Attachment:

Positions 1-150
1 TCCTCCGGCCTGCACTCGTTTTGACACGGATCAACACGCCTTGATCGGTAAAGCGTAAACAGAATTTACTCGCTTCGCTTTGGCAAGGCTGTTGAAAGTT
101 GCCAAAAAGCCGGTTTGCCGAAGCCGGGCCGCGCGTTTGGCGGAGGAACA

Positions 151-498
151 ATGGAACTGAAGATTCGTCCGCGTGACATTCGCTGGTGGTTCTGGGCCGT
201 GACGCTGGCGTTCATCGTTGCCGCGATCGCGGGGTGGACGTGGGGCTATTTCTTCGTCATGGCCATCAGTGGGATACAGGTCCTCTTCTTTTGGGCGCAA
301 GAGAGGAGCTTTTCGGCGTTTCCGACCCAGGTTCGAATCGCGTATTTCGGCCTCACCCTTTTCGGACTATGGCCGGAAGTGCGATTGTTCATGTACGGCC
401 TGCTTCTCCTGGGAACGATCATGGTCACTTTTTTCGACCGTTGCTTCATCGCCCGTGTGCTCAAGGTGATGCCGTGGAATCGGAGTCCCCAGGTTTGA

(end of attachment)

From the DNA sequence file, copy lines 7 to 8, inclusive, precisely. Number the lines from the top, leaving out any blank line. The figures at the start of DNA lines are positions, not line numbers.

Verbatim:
301 GAGAGGAGCTTTTCGGCGTTTCCGACCCAGGTTCGAATCGCGTATTTCGGCCTCACCCTTTTCGGACTATGGCCGGAAGTGCGATTGTTCATGTACGGCC
401 TGCTTCTCCTGGGAACGATCATGGTCACTTTTTTCGACCGTTGCTTCATCGCCCGTGTGCTCAAGGTGATGCCGTGGAATCGGAGTCCCCAGGTTTGA